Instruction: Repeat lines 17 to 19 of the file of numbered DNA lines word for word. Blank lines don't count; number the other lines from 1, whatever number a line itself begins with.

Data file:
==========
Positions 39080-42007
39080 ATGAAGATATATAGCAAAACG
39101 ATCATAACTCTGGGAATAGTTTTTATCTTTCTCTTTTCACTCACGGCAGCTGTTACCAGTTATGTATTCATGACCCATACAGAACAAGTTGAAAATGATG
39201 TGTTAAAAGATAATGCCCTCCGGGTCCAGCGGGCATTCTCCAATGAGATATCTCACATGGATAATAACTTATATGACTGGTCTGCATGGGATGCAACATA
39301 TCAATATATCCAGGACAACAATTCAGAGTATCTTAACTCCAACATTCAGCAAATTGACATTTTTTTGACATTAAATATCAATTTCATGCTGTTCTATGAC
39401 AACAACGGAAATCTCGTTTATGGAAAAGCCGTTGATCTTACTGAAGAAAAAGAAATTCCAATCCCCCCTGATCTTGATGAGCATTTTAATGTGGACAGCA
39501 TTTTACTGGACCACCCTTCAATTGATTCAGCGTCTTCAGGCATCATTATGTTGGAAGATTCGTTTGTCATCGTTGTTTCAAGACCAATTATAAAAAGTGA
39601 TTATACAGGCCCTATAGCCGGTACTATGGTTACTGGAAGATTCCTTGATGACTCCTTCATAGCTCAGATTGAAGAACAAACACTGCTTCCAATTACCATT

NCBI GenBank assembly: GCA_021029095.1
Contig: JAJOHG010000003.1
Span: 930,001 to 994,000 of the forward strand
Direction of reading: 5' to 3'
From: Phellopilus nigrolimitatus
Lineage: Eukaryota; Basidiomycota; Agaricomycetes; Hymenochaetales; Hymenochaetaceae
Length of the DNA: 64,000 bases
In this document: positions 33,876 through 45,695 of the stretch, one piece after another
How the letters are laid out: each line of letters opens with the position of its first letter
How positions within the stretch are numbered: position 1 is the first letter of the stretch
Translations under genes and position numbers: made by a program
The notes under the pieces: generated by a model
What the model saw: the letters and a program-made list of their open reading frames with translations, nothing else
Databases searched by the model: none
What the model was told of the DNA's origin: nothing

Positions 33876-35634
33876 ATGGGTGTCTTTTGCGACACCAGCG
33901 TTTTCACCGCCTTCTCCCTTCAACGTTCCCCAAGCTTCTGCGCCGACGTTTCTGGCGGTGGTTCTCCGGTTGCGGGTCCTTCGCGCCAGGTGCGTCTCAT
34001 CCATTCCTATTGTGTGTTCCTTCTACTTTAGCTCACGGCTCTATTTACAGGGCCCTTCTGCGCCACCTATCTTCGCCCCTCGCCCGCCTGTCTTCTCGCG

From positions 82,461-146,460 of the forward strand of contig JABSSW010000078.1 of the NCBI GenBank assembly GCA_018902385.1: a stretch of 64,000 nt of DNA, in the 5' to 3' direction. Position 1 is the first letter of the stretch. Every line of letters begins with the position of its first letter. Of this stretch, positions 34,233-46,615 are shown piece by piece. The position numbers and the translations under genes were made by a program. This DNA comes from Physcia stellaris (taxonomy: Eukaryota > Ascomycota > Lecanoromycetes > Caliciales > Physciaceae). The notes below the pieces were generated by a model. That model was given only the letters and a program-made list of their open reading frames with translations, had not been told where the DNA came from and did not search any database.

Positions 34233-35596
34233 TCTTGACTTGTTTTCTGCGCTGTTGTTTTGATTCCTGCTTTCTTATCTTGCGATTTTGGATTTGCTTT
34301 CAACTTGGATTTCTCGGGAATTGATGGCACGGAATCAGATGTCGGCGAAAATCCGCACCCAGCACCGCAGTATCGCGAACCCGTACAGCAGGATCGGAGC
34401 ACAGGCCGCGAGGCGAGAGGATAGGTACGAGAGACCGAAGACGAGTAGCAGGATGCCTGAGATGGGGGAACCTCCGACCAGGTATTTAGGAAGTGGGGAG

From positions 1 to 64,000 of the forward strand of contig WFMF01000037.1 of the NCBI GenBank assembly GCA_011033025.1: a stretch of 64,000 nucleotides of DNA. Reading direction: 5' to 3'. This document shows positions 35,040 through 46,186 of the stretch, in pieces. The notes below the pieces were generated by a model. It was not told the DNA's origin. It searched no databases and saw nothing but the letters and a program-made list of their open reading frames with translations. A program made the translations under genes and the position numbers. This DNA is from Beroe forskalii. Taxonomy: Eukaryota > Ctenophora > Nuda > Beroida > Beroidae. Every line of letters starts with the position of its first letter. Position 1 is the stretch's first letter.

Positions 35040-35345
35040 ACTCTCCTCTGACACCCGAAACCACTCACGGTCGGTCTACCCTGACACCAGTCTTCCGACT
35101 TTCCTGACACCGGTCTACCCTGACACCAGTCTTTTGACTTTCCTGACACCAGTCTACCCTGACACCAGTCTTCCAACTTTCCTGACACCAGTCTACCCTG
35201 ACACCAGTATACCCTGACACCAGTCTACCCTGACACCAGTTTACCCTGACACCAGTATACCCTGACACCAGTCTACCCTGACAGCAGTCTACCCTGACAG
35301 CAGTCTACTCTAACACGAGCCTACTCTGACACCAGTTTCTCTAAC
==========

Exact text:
How the letters are laid out: each line of letters opens with the position of its first letter
How positions within the stretch are numbered: position 1 is the first letter of the stretch
Translations under genes and position numbers: made by a program